President of DIGITALEUROPE, Dr Erkki Ormala, writes about the European Digital Agenda for neurope: Europe is at a cross road. In the climate of a continuing fiscal crisis most of our energy is focused on short-term fiscal consolidation. This issue must be resolved in an appropriate way to restore macroeconomic stability which ultimately is a precondition for growth and prosperity in Europe.
Having received a reply from the European Commission again refusing to publish the Great Charter of the Founding Fathers of the European Community, I was invited by the European Ombudsman to give my reactions.
Ratko Mladi?’s arrest: a start, but let it not obscure how much more is needed for justice, Sadzida Tulic and Heather McRobie
from Blogactiv by AriRusila
Ratko Mladic?s transfer to The Hague on 31 May 2011 is a milestone for international criminal justice. The Serbian warlord?s forthcoming trial at the International Criminal Tribunal for the former Yugoslavia (ICTY) will cap what many regard as the most successful war-crimes court since Nuremburg.
This Transitions Online piece is fascinating ? as south-eastern Europe has changed, the location of ?Europe? or ?the West? has swung around all over the place. Once upon a time, Bulgarians and Romanians looked at Yugoslavia as the future, a better version of their own society, and both a reasonable substitute for Germany or Italy and a transit route on the way there. People watched Yugoslav TV illegally. Then, the earthquake, the nightmare. Nobody wanted to be anything like it. People in what had been Yugoslavia looked east, both because there was peace, because that was where the smuggled fuel came from, and also for political support.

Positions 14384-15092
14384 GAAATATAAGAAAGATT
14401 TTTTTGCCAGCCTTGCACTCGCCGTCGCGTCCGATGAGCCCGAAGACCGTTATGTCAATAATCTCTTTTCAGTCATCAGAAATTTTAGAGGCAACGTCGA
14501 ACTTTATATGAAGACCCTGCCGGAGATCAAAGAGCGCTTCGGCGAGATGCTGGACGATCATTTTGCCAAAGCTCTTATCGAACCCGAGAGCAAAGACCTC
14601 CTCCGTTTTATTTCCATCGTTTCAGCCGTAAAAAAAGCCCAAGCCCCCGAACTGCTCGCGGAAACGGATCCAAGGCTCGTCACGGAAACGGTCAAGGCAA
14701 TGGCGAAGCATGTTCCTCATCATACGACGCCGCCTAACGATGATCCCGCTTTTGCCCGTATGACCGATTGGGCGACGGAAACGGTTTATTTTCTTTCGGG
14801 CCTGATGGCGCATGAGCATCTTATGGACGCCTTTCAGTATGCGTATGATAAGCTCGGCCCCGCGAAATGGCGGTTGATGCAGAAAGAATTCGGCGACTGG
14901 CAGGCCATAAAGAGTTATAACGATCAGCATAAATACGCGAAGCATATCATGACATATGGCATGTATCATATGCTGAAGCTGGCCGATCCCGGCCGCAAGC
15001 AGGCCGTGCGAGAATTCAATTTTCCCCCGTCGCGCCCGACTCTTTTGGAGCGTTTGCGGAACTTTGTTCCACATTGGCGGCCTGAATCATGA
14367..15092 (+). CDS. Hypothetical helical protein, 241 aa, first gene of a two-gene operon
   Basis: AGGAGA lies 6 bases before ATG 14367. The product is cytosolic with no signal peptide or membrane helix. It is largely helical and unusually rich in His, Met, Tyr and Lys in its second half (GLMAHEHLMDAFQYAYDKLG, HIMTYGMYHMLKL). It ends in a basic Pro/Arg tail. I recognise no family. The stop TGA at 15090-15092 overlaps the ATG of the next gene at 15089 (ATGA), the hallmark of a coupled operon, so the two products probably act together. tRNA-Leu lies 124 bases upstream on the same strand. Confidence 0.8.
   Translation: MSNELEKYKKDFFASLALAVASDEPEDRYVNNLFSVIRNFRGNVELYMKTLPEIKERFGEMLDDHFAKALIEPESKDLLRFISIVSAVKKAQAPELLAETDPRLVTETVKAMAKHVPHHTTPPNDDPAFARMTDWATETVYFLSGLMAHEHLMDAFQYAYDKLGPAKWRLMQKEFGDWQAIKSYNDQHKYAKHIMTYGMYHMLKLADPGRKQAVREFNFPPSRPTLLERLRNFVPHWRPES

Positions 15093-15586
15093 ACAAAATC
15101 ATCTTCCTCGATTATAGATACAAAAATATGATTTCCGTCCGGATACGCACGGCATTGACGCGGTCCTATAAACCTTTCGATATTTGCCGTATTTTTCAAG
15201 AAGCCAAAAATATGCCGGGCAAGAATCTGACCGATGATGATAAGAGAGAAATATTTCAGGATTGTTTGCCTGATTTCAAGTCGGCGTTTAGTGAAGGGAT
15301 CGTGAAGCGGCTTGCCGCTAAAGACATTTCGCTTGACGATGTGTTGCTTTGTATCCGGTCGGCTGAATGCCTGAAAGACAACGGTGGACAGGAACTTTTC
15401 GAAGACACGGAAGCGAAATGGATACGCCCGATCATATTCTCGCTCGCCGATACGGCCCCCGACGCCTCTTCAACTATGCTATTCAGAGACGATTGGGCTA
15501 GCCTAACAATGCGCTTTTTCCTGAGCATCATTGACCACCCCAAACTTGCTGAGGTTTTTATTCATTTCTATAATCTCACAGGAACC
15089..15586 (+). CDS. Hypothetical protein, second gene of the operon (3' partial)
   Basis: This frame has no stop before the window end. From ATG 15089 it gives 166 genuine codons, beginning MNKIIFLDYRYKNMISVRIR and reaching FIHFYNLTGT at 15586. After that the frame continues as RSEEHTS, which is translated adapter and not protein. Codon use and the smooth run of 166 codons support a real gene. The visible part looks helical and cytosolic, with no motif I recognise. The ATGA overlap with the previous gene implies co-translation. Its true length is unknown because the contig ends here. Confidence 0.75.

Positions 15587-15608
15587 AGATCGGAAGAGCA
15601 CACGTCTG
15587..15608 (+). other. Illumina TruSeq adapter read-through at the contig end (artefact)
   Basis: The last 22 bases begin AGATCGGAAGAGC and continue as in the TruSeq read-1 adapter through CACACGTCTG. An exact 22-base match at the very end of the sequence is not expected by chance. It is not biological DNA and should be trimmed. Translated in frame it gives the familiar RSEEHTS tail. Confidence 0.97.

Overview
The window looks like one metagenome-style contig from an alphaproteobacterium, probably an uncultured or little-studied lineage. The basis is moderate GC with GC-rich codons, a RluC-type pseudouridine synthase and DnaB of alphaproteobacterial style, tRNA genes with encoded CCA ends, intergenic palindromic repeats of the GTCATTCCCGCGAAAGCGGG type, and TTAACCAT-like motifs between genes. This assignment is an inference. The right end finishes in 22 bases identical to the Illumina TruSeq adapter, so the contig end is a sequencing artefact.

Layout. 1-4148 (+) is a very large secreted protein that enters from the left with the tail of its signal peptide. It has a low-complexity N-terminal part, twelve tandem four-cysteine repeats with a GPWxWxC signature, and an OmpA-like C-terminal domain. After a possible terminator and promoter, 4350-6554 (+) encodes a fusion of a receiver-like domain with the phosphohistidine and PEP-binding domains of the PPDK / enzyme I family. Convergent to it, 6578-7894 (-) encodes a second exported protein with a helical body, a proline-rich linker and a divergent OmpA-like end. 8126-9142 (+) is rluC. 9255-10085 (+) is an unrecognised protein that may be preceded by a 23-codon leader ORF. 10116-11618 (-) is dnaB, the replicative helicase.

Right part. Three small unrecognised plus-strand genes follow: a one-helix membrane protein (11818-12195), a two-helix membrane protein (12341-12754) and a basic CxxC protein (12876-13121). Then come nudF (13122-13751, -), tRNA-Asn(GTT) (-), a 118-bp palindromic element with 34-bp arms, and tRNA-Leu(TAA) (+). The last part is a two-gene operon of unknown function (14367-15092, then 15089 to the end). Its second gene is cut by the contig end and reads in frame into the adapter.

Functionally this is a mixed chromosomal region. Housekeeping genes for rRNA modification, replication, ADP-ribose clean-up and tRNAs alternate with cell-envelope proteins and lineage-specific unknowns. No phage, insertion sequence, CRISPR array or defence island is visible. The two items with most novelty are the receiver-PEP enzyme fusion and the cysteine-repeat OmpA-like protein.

Sonia Le Gouriellec at Alliance Géostrategique quotes Bernard Badie on the Ivory Coast and the fact that democracy is a lot more than just elections.
?World peace cannot be safeguarded without the making of creative efforts? ? ?The contribution which an organised and living Europe can bring to civilization is indispensable to the maintenance of peaceful relations.???Europe will not be made all at once, or according to a single plan.?
-Robert Schuman, Foreign Minister of France, The Schuman Declaration May 9th 1950
The schizophrenic Council, Part 2: The follow-up story on how the EU Council deliberately prevents transparency
?Any citizen of the Union, and any natural or legal person residing or having its registered office in a Member State, has a right of access to documents of the institutions, bodies, offices and agencies of the Union, whatever their medium.?
Article 42, Charter of Fundamental Rights and Freedoms of the European Union
On Monday or Tuesday (30-31 May 2011), 21 EU member states will formally approve in the Council of the European Union that EU citizens may not have access to the positions they put forward in the EU Council during legislative processes.
from Blogactiv by Protesilaos Stavrou
After a year of fiscal adjustment and structural reform, involving many sacrifices, Greece still faces major challenges in a highly adverse and turbulent market environment. Therefore, the better part of wisdom suggests the need for Greece to intensify and accelerate its efforts to build a firm foundation for financial stability and sustainable growth. It should be recalled that about a year ago, the Greek economy was on the verge of total collapse and debt default. After three decades of generally inappropriate policies and practices, including widespread corruption and tax evasion, Greece faced the serious dual problem of a very large public sector deficit and debt and a substantial loss of external competitiveness; this was exacerbated by the delayed impact of the global financial crisis on the domestic economy.
The English pdf version of the proposed radio spectrum decision, based on Article 114 TFEU on approximation (harmonisation) of laws:
Proposal for a DECISION OF THE EUROPEAN PARLIAMENT AND OF THE COUNCIL establishing the first radio spectrum policy programme; Brussels, 20.9.2010 COM(2010) 471 final (20 pages)
from FP Passport by Joshua Keating
Local elections rarely cause a flutter. But when a head of government makes them a referendum on his popularity, and then loses, everybody takes notice.
Germany’s decision to decommission its nuclear power stations is the outcome of a half century of anxiety about technocratic modernity.
from Blogactiv by Open Montenegro